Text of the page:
For those not familiar with the SJ410, it is modeled after the original '59 Bassman, but has several tweaks specifically for harp players. It has 2 Webers and 2 Eminence speakers, one of each has a ribbed cone and the other is smooth. this way any strangeness of any particular speaker isn't amplified times 4, but instead is smoothed out but the unique nuances of the other 3 speakers. The amp has a special 5 megohm input for crystal element lovers. Most importantly it is made with hand-picked transformers, paper/oil caps and is point-to-point wired. The difference between this amp and an off-the-shelf Bassman is immediately noticeable.

SO - my main gig rig is the Sonny Jr. Four-Ten. I add a Dan-Echo delay pedal and nothing else. I prefer to play through my wood-shell bullet mics. I've played every mic everyone raves about. Thank to my business I get to see a lot of mics, even rare and expensive ones. My wood mics sound great, are comfortable to hold for long gigs, and they're pretty! I think they sound as good as any mics I've ever played. Plus I might as well promote the stuff I sell - so why not?

I set my amp up with a 12AX, 12AU, 12AU tube set in the normal, bright and phase inverter positions respectively. Originally I followed the "Dave Barrett" ultra-dark tone settings, but over time I have evolved to want more edge and definition. I now like to run with the normal and bright channels bridged. I set the Bright volume at 5 or 6, and then set the Normal volume at whatever the gig calls for - for large venues this is usually 8 or so. Bass is on 10, treble on 6, mid on 2 1/2.

I also play Tenor and Baritone sax in my band, and when I'm not playing harp, I like to set my harp mic in a rack just under the SM57 mic I use for the bari. the SJ410 picks up the bari through the harp mic and adds a great punch to it, as well as helping me to hear it on stage.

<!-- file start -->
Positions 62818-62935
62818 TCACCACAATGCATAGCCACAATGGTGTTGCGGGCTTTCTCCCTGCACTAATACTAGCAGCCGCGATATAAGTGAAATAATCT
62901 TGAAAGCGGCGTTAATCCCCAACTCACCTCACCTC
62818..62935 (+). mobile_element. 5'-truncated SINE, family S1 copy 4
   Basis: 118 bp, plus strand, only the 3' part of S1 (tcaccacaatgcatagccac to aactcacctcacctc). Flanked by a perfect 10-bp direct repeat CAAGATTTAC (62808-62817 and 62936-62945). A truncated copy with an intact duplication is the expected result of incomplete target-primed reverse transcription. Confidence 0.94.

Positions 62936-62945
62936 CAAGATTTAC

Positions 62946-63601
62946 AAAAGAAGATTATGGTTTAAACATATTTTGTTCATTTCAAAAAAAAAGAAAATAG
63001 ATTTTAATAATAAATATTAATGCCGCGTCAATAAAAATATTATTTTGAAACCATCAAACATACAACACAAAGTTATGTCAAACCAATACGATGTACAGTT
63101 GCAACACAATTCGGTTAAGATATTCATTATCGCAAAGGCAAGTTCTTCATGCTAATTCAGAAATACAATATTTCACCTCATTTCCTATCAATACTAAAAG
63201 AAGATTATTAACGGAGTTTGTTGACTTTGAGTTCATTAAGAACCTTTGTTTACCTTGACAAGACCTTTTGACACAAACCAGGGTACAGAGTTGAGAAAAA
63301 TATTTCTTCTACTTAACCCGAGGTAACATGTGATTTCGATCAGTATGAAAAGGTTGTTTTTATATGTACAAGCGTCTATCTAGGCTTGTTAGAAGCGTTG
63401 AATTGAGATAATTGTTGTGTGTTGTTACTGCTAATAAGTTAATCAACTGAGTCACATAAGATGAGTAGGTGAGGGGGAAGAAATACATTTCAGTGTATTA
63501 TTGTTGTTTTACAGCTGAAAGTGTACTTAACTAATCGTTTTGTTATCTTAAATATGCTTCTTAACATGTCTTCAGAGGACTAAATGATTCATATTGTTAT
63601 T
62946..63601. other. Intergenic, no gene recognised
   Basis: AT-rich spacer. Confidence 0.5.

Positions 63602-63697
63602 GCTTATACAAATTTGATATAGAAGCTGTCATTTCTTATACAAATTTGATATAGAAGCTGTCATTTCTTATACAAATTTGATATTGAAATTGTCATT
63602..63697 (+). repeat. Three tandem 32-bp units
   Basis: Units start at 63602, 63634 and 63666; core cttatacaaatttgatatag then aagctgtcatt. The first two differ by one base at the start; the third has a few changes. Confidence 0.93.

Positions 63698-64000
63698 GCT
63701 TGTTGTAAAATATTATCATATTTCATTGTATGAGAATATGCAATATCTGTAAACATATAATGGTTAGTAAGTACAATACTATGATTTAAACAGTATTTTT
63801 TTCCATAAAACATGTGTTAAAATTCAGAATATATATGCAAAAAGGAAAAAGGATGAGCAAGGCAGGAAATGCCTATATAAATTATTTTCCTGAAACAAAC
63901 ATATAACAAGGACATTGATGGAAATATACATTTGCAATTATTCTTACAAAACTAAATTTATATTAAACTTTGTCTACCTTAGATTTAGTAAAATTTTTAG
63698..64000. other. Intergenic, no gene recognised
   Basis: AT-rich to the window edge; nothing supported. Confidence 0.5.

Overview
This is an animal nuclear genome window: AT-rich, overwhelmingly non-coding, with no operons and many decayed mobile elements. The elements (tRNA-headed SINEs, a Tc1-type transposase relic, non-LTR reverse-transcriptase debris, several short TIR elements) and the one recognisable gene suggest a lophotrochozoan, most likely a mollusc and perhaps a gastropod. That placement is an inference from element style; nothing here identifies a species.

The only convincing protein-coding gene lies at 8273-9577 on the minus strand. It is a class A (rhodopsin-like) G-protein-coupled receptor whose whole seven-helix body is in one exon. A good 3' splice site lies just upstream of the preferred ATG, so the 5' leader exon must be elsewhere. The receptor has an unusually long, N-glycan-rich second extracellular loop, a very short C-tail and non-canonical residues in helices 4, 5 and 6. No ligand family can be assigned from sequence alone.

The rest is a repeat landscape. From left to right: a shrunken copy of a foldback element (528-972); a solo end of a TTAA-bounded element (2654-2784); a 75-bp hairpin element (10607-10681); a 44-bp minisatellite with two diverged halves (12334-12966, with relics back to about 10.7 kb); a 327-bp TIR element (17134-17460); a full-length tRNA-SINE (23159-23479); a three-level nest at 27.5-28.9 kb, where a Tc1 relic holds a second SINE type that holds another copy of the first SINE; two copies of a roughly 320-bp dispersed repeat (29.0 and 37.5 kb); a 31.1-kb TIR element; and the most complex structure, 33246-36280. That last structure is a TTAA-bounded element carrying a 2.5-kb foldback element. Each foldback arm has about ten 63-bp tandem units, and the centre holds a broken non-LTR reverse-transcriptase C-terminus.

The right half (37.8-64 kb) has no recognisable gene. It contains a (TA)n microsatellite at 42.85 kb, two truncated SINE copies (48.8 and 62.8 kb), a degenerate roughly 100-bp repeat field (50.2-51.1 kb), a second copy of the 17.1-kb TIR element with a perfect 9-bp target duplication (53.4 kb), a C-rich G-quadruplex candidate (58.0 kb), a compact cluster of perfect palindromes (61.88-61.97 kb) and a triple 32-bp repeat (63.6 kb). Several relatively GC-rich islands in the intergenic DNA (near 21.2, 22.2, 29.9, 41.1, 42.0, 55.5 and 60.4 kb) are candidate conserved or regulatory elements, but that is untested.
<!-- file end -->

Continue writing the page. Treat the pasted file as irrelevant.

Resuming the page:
[Greg Heumann is a fine harp player and mic/amp tech. Visit his website at]

Wednesday, April 9, 2008

Wezo's Gear

[Mike Wesolowski kindly submitted this article about his gear. Nice!]

Here is my MAIN rig for over 25 years. It's a 1960 Fender Brown 210 Super.

This amp was recently modded by my amp tech at DJL Audio in Greensboro NC. He took this great amp to a new level by lowering the plate voltage and converting this class A B amp at 40 watts to a class A at 30 watts powered by EL34 power tubes. I was running 6L6s in the power stage. The preamp tubes are all 12AX7s. The speakers are not original to the amp. They are a pair of 1969 Gold Label Special Design Jensens. This amp has loads of head room and sounds better than any amp I've ever played through.

Next amp on my list of faves is my 1960 Fender Tweed Harvard. I bought this amp years ago, sight unseen for $100.00. When I took possession of it, it had been painted with black laquer paint. The grill cloth was pink and looked like it came out of a Gibson guitar case.

I had a friend of mine recover the amp. Everything else was ALL original. Since recovering the amp I've done nothing but upgrade the speaker to a Eminence Ramrod. This is the loudest 12 watt amp I've ever heard. There are three input channels successivly padded. I power the Harvard with NOS (1954) Sylvania 6V6s. and 2 12AX7s.

I recently designed and had built a custom speaker cabinet that was inspired by the old Gibson GA79-RTV amp. The cab is slanted at 12 degrees instead of the 45 degree Gibson cab. I've got 2 10" Kendrick Black frame speakers (1 in each side) and 2 Kendrick 8" speakers stacked in the center. The cab is 34" long and 22" high and 14" deep.

It throws like a mutha.

I power this cab with a 1948 Bogen (about 18 watts) running 6V6s housed in a matching head cab.

The last amp I have for you is the prototype of my own amp that my tech and I are working on. Eventually it will be called the "Wezo" and is a Harp Specific amp. we started off with an Epiphone 5 watt chasis and added another power tube (6V6s). Also we beefed up the transformers and jacked it up to about 18 watts. Also added are presence, a tone control (mostly bass) and a nifty little control that we're calling a "body" control.